Women´s political role in Cambodia is hampered by gender based discrimination, but woman have much to say about local political issues. This video explores the political problems faced by women in Cambodia, indigenous or Khmer, their visions about change and strategies that can allow them to gain a better share in governance.
With the adoption of a new Land Law in 2001, the Royal Government of Cambodia initiated a comprehensive land reform process. By giving voice to these women, The Heinrich Böll Foundation hopes to contribute to improvements in the recognition and registration of women´s land rights in Cambodia.
The cambodian artist Buth Chan Anochea in a Radio Feature about her paintings on the exhibition “Hey sister, where are you going?” where ten female artists present their masterpieces, which express women in society.
The radio program "Women's Voices, Women's Choices" will be broadcasted in Khmer Language every two weeks on Sunday from 11am to 12am on FM 93.5. It addresses various topics such as education, living standard, small business, women’s rights, environment, security and others from the viewpoint of women in Cambodia. Please click the play button on the audio taskbar for listening to the broadcast from November 7, 2010.
"Hey Sister, Where are you going?!" is an art exhibition sponsered and organized by Heinrich Böll Foundation in Cambodia. Starting on the 22nd October, there will be displayed works from 11 Cambodian female artists in the Sovanna Mall in Phnom Penh.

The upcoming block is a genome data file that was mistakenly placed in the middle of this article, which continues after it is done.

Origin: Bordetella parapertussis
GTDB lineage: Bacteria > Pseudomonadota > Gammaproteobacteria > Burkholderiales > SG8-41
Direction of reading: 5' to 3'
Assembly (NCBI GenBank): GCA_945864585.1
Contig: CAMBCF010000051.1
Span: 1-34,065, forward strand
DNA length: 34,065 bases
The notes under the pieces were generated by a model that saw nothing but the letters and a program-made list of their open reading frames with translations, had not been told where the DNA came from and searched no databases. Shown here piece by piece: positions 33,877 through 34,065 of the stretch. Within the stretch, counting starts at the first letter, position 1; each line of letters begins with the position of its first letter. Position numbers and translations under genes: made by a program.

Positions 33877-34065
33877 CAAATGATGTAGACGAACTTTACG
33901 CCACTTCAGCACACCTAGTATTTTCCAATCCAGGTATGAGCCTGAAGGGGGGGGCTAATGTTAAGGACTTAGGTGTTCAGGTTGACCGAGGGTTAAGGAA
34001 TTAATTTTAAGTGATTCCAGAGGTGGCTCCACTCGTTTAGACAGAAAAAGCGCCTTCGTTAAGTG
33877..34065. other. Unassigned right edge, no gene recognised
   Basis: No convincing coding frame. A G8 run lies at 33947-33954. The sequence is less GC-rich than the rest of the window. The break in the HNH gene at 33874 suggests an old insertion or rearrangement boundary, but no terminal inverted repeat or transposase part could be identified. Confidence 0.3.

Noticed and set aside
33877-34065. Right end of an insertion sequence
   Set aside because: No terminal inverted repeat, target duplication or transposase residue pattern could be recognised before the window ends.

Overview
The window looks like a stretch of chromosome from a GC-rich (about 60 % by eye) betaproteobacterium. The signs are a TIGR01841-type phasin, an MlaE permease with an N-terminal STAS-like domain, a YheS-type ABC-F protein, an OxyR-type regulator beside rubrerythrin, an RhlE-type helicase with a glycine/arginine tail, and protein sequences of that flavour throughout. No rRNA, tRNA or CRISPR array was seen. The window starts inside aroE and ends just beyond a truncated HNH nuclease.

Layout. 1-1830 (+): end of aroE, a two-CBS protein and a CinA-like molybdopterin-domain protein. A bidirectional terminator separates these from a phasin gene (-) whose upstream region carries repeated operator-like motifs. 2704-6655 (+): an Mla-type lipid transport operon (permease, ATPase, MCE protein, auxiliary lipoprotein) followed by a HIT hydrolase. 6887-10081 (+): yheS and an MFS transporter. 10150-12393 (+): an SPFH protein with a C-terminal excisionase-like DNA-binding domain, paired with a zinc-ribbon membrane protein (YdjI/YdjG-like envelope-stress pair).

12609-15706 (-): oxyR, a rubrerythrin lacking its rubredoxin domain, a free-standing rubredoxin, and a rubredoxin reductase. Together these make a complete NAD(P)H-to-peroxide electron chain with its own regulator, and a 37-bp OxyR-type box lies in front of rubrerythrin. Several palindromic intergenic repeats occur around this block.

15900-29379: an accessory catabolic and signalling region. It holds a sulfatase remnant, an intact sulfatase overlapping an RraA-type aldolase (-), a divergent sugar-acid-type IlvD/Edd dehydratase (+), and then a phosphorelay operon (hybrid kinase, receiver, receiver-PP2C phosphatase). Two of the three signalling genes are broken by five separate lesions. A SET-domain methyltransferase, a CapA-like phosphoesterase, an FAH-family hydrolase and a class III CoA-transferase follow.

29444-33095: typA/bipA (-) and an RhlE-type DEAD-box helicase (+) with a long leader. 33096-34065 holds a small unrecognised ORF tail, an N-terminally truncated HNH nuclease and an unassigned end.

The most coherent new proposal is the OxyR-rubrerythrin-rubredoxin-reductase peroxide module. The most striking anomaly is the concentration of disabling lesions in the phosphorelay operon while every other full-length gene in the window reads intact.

Mrs. Sun Phoeung aged 38 works as commune councilor in Chey commune in Kampong Thom province. She is in charge of women’s affairs and children. Becoming a member of the Women Political Activist Network has changed her life. “Without having knowledge of women’s rights I might have committed suicide” confesses Phoeung, looking back at a very difficult time in her life.
‘Srey bangvil chankran min chum’, according to this old Khmer expression women are seen as being too weak to involve in work beyond the household. However, as this case study conducted by the LEARNING INSTITUTE shows women contribute significantly to the total inland fish production in Cambodia. They not only involve in small-scale fishing but take on other income-generating activities such as gathering of aquatic plants and animals, fish culture, fish processing, fish marketing, fish trading, and making of fishing gear.
By Authors: CHAP Sopanha, TEP Chansothea, MENG Kimsan and SIV Sokngy
Parliamentarians, representatives of the Ministries of Interior and Women’s Affairs, researchers and staff of local and international organizations and indigenous women from four provinces were among the participants, when the Heinrich Böll Foundation and the German Technical Cooperation supported the Launch of the Action Research on “Promoting Political Participation of Indigenous Women in Cambodia” organized by the Committee to Promote Women in Politics.
By Article written by AING Sokroeun (HBF) and TOUCH Thavrith (GTZ ARDP)
Cambodia - Pioneering work When asked by the Heinrich Böll Foundation, Cambodian women from very different spheres of life evaluated the fundamental problems of women in their country as being a lack of access to education and thus high illiteracy rates, economic dependency, domestic violence, and hierarchical gender relations founded on traditional role stereotypes.